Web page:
Friendship in the Classical World (Key Themes in Ancient History)
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This book is a history of friendship in Greece and Rome, from the warrior society of the Homeric epics to the time of the Christian Roman Empire. It demonstrates how ancient friendship resembles modern conceptions, and how it evolves in different social contexts. The book sheds new light on such questions as friendship and democracy, the importance of friends in government and in philosophical communities, women's friendships, and the transformation of friendship under the influence of Christian ideas of brotherhood.
to his personal bond with Achilles, is comparable to the intimate friends of Meleager. The embassy, of course, fails in its purpose, and Achilles does not begin to yield until Patroclus himself pleads with him (book 16). It has been suggested that Patroclus thus occupies the place of the wife in the Meleager story: her name, Cleopatra, puns on Patroclus by reversing the roots pater, "father," and kleos, "fame." 33 Patroclus dies in the armor of Achilles, and there are hints in the Iliad that the
gods, participated in wars between imperial powers as nationals and hired troops (the term xenos in this period had as its primary meaning "mercenary soldier"), committed their lives to philosophical doctrines and communities, built libraries and museums, consulted astrologers, farmed as ever, traded, paid taxes, and maintained the traditions of the classical city-state both in cult and political institutions to a remarkable degree. In these conditions, friendship served new needs and was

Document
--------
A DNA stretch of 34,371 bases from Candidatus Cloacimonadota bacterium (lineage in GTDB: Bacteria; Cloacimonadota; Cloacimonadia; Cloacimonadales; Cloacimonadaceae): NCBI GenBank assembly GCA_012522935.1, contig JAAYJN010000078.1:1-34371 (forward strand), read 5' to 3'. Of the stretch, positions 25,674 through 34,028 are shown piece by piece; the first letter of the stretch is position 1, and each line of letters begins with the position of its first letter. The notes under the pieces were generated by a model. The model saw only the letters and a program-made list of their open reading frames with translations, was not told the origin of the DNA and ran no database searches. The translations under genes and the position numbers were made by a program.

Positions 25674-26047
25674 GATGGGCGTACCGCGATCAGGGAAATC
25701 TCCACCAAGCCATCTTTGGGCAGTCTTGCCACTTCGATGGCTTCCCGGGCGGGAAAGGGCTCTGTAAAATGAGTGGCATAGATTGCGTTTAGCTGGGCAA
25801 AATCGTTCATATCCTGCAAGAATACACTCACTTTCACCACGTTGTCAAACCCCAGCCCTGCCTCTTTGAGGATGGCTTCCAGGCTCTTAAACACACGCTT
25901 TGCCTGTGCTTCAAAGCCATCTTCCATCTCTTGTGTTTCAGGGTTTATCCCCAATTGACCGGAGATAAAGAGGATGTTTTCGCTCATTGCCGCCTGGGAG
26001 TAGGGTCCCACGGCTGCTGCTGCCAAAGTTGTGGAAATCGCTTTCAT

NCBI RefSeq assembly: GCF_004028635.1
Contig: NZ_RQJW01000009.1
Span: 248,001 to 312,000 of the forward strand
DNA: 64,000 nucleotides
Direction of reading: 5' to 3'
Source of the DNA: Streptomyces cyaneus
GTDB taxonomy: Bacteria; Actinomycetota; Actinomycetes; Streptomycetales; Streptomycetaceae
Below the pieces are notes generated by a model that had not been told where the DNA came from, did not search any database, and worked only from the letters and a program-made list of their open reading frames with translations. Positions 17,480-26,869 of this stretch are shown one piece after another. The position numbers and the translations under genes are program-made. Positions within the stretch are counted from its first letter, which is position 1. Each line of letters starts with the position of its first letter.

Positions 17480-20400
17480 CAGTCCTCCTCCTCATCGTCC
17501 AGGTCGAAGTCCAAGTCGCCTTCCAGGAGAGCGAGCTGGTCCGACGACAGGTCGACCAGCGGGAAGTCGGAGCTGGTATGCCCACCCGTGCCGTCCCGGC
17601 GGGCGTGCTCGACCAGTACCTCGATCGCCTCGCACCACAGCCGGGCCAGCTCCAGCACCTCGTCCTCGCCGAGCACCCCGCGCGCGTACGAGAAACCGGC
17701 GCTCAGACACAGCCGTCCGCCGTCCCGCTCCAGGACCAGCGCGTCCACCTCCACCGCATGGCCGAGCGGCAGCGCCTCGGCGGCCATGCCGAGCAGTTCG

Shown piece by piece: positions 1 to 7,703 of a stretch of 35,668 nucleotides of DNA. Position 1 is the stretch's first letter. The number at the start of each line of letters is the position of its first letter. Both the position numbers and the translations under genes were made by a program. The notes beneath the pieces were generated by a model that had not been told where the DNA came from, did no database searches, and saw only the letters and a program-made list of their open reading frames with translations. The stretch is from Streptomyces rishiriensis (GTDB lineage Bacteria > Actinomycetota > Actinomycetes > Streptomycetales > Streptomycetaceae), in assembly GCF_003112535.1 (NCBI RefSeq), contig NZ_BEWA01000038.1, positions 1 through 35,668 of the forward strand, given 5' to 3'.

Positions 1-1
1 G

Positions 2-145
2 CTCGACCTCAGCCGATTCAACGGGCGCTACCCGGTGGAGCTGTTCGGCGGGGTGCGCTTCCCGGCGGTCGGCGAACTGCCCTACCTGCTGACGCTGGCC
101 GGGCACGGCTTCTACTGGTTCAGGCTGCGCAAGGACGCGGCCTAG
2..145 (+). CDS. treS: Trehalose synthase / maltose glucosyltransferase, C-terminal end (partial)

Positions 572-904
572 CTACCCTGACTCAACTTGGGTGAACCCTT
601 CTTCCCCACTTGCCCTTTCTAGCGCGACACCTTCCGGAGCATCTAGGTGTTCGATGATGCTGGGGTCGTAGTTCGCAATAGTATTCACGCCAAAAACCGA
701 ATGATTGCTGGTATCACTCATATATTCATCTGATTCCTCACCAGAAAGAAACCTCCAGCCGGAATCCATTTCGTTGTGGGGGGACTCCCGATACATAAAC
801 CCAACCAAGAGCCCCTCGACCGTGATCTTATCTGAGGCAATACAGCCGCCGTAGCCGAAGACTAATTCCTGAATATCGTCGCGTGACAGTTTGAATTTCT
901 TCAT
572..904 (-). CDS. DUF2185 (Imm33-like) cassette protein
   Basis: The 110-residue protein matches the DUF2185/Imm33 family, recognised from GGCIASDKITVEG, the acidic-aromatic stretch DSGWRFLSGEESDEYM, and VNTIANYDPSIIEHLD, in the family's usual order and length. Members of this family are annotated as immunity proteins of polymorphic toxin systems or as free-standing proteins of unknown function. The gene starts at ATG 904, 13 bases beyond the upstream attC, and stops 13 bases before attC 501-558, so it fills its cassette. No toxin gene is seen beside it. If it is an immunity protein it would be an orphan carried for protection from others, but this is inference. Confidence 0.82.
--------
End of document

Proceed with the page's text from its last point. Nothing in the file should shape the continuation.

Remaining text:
life and death, support a friend's unjust aspirations provided that serious disgrace will not ensue (Cic. De amic. 17.61, cit. Gell. 1.3.13). Gellius complains that this advice is too vague. That one must not bear arms against one's country (contra patriam: Cic. De amic. 11.36, cit. Gell. 1.3.19) for a friend is obvious. Pericles, Gellius continues, put the limit at swearing falsely.13 Theophrastus, for his part, calculated that moderate dishonor might be balanced by an important service to a
must be read as such. But the word Idea is not an arbitrary X, and it bears a traditional burden that continues Plato's system in Hegel's system. Hegel was aware that the expression "idea" was transliterated from the Greek. In the case of friendship, where the signifiers philos, amicus, and friend are distinct, Derrida (1993: 366-7) affirms more cautiously: "we should not forget that we are speaking first of all from within the tradition of a certain concept of friendship, within a given culture
83 q. 71.6, cit. McNamara 1958: 204. Seneca's epistles: see Graver 1995; philosophical therapy: cf. Nussbaum 1994b. Cambridge Books Online © Cambridge University Press, 2010 Downloaded from Cambridge Books Online by IP 184.108.40.206 on Thu May 20 13:45:49 BST 2010. http://dx.doi.org/10.1017/CBO9780511612152.006 Cambridge Books Online © Cambridge University Press, 2010 152 Christian and pagan the other side of the coin is to be open about one's own faults.6 The English words "frankness" or